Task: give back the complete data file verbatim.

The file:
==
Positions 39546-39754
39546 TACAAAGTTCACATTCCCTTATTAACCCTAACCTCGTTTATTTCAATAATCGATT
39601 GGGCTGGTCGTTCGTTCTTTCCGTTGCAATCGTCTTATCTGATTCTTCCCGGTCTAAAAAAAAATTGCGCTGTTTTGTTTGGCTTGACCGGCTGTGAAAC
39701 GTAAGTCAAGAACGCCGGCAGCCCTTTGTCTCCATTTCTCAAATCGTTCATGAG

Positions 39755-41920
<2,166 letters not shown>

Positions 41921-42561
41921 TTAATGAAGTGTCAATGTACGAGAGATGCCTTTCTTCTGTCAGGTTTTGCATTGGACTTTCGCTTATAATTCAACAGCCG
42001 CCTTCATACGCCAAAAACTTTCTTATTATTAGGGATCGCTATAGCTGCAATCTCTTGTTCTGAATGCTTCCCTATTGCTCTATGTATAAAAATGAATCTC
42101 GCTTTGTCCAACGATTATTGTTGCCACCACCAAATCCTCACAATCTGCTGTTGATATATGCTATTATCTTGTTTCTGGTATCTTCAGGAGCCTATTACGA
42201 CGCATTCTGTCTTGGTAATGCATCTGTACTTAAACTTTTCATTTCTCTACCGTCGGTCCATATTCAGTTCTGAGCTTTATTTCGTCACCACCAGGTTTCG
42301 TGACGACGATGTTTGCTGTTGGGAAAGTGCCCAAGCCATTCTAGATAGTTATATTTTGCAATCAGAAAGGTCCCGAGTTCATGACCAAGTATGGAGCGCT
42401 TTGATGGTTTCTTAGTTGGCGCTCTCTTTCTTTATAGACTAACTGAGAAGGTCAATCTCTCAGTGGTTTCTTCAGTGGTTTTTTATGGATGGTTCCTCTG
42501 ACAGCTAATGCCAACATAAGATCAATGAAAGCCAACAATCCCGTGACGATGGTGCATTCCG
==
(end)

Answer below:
Positions 39546-39754
39546 TACAAAGTTCACATTCCCTTATTAACCCTAACCTCGTTTATTTCAATAATCGATT
39601 GGGCTGGTCGTTCGTTCTTTCCGTTGCAATCGTCTTATCTGATTCTTCCCGGTCTAAAAAAAAATTGCGCTGTTTTGTTTGGCTTGACCGGCTGTGAAAC
39701 GTAAGTCAAGAACGCCGGCAGCCCTTTGTCTCCATTTCTCAAATCGTTCATGAG

Positions 39755-41920
<2,166 letters not shown>

Positions 41921-42561
41921 TTAATGAAGTGTCAATGTACGAGAGATGCCTTTCTTCTGTCAGGTTTTGCATTGGACTTTCGCTTATAATTCAACAGCCG
42001 CCTTCATACGCCAAAAACTTTCTTATTATTAGGGATCGCTATAGCTGCAATCTCTTGTTCTGAATGCTTCCCTATTGCTCTATGTATAAAAATGAATCTC
42101 GCTTTGTCCAACGATTATTGTTGCCACCACCAAATCCTCACAATCTGCTGTTGATATATGCTATTATCTTGTTTCTGGTATCTTCAGGAGCCTATTACGA
42201 CGCATTCTGTCTTGGTAATGCATCTGTACTTAAACTTTTCATTTCTCTACCGTCGGTCCATATTCAGTTCTGAGCTTTATTTCGTCACCACCAGGTTTCG
42301 TGACGACGATGTTTGCTGTTGGGAAAGTGCCCAAGCCATTCTAGATAGTTATATTTTGCAATCAGAAAGGTCCCGAGTTCATGACCAAGTATGGAGCGCT
42401 TTGATGGTTTCTTAGTTGGCGCTCTCTTTCTTTATAGACTAACTGAGAAGGTCAATCTCTCAGTGGTTTCTTCAGTGGTTTTTTATGGATGGTTCCTCTG
42501 ACAGCTAATGCCAACATAAGATCAATGAAAGCCAACAATCCCGTGACGATGGTGCATTCCG